Bedford Borough Council asked to approve twinning with Palestinian village

Friends of Al Walaja
Two Palestinian students visited Bedford pre-lockdown.

A Bedford resident has asked the Mayor and council to support the twinning of the town with a village in Palestine to show solidarity to its residents.

Last year, the Mayor of Al Walaja, a village in Palestine, was welcomed at full council where he talked to Bedford councillors of the difficulties the village faces.

Rob Wall of Bedford Friends of Al Walaja spoke at Wednesday’s full council meeting to remind the Mayor of the meeting last year and to raise awareness of a new settlement to be built on the village’s land.

Rob asked the Mayor to condemn its construction and asked what further actions Bedford could take in solidarity with the villagers.

The Mayor replied that the settlement was “in clear breach of various UN resolutions” and he had written to our Foreign Secretary to ask what the government is doing about it.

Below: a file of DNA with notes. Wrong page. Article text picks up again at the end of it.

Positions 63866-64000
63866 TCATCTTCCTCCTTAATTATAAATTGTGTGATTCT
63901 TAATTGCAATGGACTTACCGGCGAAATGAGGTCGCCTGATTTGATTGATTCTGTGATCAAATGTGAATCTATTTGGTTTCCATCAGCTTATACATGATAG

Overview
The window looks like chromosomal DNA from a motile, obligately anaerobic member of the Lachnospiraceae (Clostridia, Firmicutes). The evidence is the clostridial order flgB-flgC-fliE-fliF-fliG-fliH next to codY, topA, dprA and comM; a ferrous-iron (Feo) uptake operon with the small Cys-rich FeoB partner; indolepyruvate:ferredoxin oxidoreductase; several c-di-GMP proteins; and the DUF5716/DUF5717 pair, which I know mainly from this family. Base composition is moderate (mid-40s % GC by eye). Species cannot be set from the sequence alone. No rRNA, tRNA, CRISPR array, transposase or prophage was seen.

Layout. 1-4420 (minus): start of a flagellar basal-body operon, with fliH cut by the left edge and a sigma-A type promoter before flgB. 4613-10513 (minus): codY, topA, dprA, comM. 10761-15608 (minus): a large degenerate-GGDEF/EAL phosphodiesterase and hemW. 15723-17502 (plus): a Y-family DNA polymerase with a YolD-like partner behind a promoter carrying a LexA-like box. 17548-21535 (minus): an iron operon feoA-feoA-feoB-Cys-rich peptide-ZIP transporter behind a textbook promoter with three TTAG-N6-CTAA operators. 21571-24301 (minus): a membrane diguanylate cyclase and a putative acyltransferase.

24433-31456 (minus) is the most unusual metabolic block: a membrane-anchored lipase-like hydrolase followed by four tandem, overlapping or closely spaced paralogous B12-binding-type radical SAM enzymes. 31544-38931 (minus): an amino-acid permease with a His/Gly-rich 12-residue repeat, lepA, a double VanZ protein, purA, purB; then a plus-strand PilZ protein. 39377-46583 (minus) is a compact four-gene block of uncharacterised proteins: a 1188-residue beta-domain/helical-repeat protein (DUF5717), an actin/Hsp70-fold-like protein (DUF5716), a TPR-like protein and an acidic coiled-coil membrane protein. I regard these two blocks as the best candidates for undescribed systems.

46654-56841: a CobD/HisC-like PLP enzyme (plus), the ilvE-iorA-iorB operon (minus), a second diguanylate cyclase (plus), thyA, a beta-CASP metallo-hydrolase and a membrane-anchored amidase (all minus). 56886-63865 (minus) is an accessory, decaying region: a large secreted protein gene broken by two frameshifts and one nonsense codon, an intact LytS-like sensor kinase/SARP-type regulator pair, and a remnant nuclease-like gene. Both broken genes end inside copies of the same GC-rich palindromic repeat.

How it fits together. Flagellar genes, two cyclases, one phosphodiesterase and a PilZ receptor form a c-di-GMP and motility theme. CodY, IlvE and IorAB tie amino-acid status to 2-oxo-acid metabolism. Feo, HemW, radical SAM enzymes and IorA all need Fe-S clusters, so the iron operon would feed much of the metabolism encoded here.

He added “our sympathies and concern are not enough. It must be absolutely horrendous what they are going through”.

He hoped others, including other councillors, would also write to the government and to the Israeli Embassy.

Rob then asked a supplementary question, saying that one thing the villagers would see as tangible support would be the council making our twinning official, and that this would have no financial cost as all they wanted was recognition.

The Mayor replied that Bedford’s previous twinning relationships had all been run down, and that even without financial costs there could be other constraints, but that he would “definitely talk to colleagues” about this.

Finally, Rob used the opportunity to present a slide showing the multiple problems facing the village of Al Walaja, including the “separation barrier” around its built up area, the movement of the Jerusalem municipal boundary to include part of the land within this, the declaration of an Israeli National Park and the decision to move a checkpoint which would result in banning the villagers from tending their fields beyond the barrier, and finally the new settlement which will have 900 housing units.

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